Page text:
Productions: The Other Side, The Seagull, The Store Window (Zagreb Youth Theatre); Allons Enfants (Dubrovnik Summer Festival); Tihi Obrt (ADU), Ko rukom odneseno (Culture of Change), At the End of the Week (CNT, Zagreb), Speak Louder  (Kerempuh Theatre). Jelčić has often worked together with Nataša Rajković and The Store Window was performed at Bitef 2011.
This is the first time he is directing a production at the Yugoslav Drama Theatre as well as in Serbia.
He is also a film director and his filmography includes All That You Know About Me, A Stranger and Transmania.
He has received a number of awards for his work.


King of Betajnova

Milan Nešković: I believe that every society has the government it deserves. The government is nothing but a mirror image of that society. Secondly, everything people do, they do to self-promote. Marketing is everything.Max Krnec is not guided by his convictions. The idea of being a dissident – a rebel against authority – has been destroyed. All of them are verbal opponents. Usually for their own benefit. Max Krnec tries to convince himself that everything he does he does for the greater good and because it is important. Injustice offends him, but it offends him for his own personal reasons. Kantor destroyed his father. He destroyed his life, any possibility of ever becoming a man, of studying, of ever having money. Personal reasons lurk behind the ideas of greater good.

There is an absence of empathy in modern world, and the individual looks to himself alone. We live in an age of hypocrisy, we seek revenge but we put a different face on it because it would be too awful to admit it was ours and it was personal; so we hide it behind the mask of greater good, or indeed behind the mask of general censorship.

(taken from the interview for the theatre programme)


A Month In The Country

What does being in love mean?

An adventure, desire, thrill, marvel. 

When we are in love, we feel as if our souls are waking up from a deep sleep into a spring of their own making. It is a sort of rebirth that makes us believe we were never truly born until now. Our reason slips out of control. Something grand, unheard of is happening to us.

Even when our existence wears the sheen of refinement and we take comfort in our daily routines, habits and our social standing, life can still feel grey and dull. A rut. Repetition. Everything seems familiar and is, therefore, boring.

We long for something or someone who will take us away from here, somewhere entirely new. Does this mean that at that moment we are open to love? Or at least to love as an ideal? As a decision? Can love be a decision? If it is a decision, is it love? Does it follow that if a decision is a consequence of will, the will to love is, at the same time, a possible reason for unrequited love?

Is boredom fertile ground for falling in love?

Has life become too easy for well-off people? Does this easy living lead to boredom and loneliness? Are we desperate for new adventures?

Love is a mystery. A man in love appears magnificent in his madness but can also appear very funny. Does love exalt a person in their beauty and at the same time lays bare the misery of their existence?

For some it provides hope for a better future and for some it is a fever that causes people to lose themselves temporarily only to find themselves again later on. Some people feel let down, some will embrace the illusion and some will be grateful because being in love makes them feel alive again.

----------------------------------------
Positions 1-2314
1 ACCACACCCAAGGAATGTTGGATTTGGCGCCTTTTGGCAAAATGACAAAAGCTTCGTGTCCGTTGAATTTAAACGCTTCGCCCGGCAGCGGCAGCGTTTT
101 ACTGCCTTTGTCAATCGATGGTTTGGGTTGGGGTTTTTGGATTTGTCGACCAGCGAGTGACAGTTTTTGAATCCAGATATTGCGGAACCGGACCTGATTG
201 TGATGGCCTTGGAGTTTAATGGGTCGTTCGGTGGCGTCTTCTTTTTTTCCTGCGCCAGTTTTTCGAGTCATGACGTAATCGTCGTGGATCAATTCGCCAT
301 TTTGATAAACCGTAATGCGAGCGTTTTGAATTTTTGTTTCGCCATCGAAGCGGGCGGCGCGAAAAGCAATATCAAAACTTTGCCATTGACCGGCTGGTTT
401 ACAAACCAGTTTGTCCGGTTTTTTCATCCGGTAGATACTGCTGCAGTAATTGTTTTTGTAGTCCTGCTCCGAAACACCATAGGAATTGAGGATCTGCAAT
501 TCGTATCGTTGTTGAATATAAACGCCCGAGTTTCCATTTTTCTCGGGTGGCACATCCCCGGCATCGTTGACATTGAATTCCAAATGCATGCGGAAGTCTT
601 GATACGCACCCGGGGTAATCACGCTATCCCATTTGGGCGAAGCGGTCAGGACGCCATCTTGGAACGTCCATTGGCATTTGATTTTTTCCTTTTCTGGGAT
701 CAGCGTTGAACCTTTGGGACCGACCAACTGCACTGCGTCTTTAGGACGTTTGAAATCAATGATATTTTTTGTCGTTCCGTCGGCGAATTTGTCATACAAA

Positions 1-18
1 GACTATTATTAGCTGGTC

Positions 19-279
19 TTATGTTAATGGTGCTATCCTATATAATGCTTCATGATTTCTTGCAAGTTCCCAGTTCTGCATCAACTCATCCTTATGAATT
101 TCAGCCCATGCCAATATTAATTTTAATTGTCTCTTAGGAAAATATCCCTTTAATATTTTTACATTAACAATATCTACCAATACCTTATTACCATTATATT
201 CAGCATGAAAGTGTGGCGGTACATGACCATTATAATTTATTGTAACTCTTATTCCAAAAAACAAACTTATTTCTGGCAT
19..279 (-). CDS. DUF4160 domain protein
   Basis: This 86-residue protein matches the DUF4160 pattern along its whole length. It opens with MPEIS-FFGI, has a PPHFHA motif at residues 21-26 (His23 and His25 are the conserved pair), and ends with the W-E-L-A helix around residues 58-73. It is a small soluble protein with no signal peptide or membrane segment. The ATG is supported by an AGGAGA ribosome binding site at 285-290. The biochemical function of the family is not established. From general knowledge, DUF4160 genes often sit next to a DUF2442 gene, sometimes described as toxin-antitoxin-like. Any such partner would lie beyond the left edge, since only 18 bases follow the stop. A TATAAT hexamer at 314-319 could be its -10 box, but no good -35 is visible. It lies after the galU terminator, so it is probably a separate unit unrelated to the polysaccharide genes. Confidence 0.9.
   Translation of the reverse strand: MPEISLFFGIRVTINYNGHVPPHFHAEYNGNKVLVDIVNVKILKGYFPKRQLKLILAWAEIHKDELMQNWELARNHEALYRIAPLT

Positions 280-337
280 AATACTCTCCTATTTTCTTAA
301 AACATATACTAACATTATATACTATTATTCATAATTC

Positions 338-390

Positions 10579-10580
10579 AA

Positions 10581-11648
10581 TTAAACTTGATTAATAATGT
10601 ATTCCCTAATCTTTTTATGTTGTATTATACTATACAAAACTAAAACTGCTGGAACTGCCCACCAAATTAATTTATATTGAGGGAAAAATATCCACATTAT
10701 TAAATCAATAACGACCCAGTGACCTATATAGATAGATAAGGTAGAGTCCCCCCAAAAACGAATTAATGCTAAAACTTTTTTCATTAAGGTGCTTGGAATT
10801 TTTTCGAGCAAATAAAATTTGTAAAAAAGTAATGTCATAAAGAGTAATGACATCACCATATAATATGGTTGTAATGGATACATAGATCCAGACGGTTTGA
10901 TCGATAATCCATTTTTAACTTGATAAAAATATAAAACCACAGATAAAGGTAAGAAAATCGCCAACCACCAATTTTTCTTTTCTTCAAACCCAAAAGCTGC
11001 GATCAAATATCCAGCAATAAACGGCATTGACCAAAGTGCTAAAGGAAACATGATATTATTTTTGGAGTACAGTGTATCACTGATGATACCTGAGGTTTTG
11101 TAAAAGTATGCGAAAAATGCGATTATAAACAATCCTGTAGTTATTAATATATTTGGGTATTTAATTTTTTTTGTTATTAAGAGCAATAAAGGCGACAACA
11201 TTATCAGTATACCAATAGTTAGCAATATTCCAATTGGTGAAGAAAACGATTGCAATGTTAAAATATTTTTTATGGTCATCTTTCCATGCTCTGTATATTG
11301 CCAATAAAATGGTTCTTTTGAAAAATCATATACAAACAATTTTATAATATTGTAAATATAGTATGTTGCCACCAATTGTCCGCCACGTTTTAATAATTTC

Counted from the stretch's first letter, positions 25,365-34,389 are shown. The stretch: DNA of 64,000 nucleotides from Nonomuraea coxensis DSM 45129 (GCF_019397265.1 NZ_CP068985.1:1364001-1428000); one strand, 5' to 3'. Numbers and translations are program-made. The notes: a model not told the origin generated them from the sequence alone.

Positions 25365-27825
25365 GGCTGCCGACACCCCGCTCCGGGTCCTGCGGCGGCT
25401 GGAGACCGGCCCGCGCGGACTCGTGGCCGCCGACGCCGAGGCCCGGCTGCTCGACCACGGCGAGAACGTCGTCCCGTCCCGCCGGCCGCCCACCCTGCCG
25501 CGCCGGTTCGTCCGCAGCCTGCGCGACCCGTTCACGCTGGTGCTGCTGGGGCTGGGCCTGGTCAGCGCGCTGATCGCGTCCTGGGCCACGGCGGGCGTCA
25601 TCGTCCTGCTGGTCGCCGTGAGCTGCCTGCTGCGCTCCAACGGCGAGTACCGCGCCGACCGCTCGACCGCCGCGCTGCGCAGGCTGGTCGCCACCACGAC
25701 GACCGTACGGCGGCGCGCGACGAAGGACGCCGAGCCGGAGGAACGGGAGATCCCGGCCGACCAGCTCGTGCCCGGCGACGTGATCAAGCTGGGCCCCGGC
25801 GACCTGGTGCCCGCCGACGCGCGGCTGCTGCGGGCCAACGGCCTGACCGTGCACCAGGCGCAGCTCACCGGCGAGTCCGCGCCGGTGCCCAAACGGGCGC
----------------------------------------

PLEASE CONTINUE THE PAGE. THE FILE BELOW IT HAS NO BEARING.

Iva Milošević


The Mercy Seat

There is something archetypal in LaBute’s characters – Ben is a man, a conservative one: he is somewhat right-wing, married with children, he has achieved everything at the right age, he has a job any white American male of his age could desire. On the other hand, Abby is a woman, and a liberal one: she is emancipated and far more dominant and eloquent than him. While she represents a destruction of one kind of stereotype, she reinforces another – ambitious, superior, lonely woman, with all the demands an emancipated woman has to fulfill, while not being fulfilled as a mother. The collision of these two worlds, however, is not a collision of different entities, but a story of two sides in every person, the story of two polarities, the story of how the dualism shapes up and pulses inside all of us.

If there had been rainstorm or a minor earthquake at the time, self-questioning wouldn’t have taken place, those fundamental questions between the two of them wouldn’t have been raised. But no, what is taking place outside is the end of the world [the catastrophe in New York on 11th September, 2001] and that kind of pressure makes Ben and Abbey start opening big questions. Naturally, that isn’t enough to make them heroes. But it is enough to make them people. This plays is about the fact that their dilemma and their problem could happen to anyone. Jana Maričić, director

The opening evening on Saturday, 18th November 2017 at 8.30 PM.


Einstein’s Dreams

The novel by the American author and physicist Alan Lightman was first published in 1993 and since then has been translated into more than 40 languages. The language used in the text is rather exceptional with clear structure and rich imagination where the author reveals what Einstein was dreaming of at the time he was cobbling together his famous theory of relativity.

Slobodan Unkovski has directed a number of productions at Yugoslav Drama Theatre such as Death Is Not a Bicycle (to be stolen from you) by Biljana Srbljanović (2011), As You Like It by William Shakespeare (2009), Boat of Dolls by Milena Marković (2006), The Seagull by Anton Pavlovich Chekhov (2003), Tracks by Milena Marković (2002), The Powder Keg by Dejan Dukovski (1995),  L’Illusion Comique by Pierre Corneille (1991) and Croatian Faust by Slobodan Šnajder (1982).